Epson Develops Graphics Engine-Equipped Application Processor for Effortlessly Rendering Screens

Jan 28, 2010
Epson Develops Graphics Engine-Equipped Application Processor for Effortlessly Rendering Screens

Seiko Epson Corporation today announced it has developed and begun shipping samples of the S1C33L26, an application processor ideal for product applications requiring high-resolution liquid crystal displays (LCDs), such as control panels for office and factory automation equipment, and high-performance remote controls.

Samples of the new processor in a TQFP24-144 package are priced at ¥2,000 (~$22.2) per unit. Volume production is scheduled to commence in May of this year with a monthly output of 100,000 units. The will be available as a bare chip and in TQFP, QFP and BGA packages.

The S1C33L26 comes equipped with a graphic draw engine (GE) that provides hardware support for functions required to render richly varied displays, including points, lines, triangles, squares, circles, re-sizing and rotation, all operated via simple commands. The S1C33L26 can draw lossless compression image data, which reduces both CPU load and the size of image data ROM.

The inclusion of an LCD and 4-level grayscale QVGA-equivalent VRAM in a single-chip solution means the S1C33L26 supports high resolutions, such as VGA 16M color, when expanded with external VRAM. The S1C33L26 also supports a DMA-capable LCD driver interface thanks to the data transfer efficiency of its LCD module, whose LCD driver contains built-in VRAM. Moreover, the S1C33L26 can further reduce CPU load by utilizing its 32-bit multiplier and 16-bit divider as DSP for audio data playback, such as ADPCM. An I2S interface also makes DAC for audio and other external connections a simple matter.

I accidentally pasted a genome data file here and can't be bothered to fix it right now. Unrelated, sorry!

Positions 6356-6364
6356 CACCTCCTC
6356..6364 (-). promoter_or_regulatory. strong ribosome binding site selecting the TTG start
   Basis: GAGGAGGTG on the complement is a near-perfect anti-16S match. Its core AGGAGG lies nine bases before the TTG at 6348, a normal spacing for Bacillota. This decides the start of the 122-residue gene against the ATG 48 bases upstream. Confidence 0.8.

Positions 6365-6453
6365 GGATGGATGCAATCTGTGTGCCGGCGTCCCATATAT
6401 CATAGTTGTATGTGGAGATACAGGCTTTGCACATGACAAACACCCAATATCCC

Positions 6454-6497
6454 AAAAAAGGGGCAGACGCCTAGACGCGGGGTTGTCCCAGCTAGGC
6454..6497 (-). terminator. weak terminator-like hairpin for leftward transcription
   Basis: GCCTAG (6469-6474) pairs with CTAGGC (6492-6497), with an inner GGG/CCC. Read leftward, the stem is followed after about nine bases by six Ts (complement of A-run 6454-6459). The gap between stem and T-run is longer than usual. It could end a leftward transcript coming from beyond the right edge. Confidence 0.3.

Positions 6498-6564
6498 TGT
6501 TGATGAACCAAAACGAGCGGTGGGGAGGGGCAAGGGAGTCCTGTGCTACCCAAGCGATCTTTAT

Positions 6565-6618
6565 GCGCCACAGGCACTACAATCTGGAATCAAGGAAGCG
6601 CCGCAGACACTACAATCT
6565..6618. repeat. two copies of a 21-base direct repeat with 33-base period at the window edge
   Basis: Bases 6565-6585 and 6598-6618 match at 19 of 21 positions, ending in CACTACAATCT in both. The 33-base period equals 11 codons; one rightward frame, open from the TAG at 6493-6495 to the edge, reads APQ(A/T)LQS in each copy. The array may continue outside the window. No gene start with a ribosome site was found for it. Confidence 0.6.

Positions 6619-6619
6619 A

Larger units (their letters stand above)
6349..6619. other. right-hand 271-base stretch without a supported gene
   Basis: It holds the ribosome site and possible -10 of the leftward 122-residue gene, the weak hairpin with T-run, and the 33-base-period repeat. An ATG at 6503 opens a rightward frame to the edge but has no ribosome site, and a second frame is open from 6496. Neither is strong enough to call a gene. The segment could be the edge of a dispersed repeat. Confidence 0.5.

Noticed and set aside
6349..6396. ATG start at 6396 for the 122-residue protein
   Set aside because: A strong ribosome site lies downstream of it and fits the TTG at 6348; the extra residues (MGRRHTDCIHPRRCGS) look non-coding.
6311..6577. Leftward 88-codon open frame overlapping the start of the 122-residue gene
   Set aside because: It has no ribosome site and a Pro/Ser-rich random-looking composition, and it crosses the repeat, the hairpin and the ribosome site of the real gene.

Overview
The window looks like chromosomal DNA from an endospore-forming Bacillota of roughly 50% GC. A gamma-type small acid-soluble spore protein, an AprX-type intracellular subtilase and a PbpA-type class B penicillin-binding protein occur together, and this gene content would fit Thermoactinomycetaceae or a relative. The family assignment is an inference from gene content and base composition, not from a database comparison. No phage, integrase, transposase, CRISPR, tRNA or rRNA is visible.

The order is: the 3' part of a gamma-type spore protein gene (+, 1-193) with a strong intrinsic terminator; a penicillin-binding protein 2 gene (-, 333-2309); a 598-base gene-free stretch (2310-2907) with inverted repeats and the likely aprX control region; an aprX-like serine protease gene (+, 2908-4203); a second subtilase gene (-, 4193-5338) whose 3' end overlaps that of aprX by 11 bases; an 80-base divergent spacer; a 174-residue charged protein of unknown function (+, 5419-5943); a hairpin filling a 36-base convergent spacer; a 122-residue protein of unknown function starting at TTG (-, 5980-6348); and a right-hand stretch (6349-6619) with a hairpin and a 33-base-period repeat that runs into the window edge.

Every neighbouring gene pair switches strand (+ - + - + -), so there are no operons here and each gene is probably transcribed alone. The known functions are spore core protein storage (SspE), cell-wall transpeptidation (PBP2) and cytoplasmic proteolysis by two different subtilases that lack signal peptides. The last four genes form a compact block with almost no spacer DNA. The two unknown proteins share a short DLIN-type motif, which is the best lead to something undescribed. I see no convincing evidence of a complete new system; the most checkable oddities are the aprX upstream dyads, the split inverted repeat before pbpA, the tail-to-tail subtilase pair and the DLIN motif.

This product is equipped with a 32-bit RISC CPU core, a graphics engine (GE), a generic DMA controller, a USB-FS device controller, an LCD controller, a PWM control timer/counter, various interfaces (SIO, SPI, UART, I2C, I2S), ADC, RAM, shared VRAM, RTC with separate power supply, a NAND flash interface, and other components.


Explore further: Technology to reduce network switches in cluster supercomputers by 40 percent

More information: global.epson.com/newsroom/2010/pdf/100128_spec.pdf

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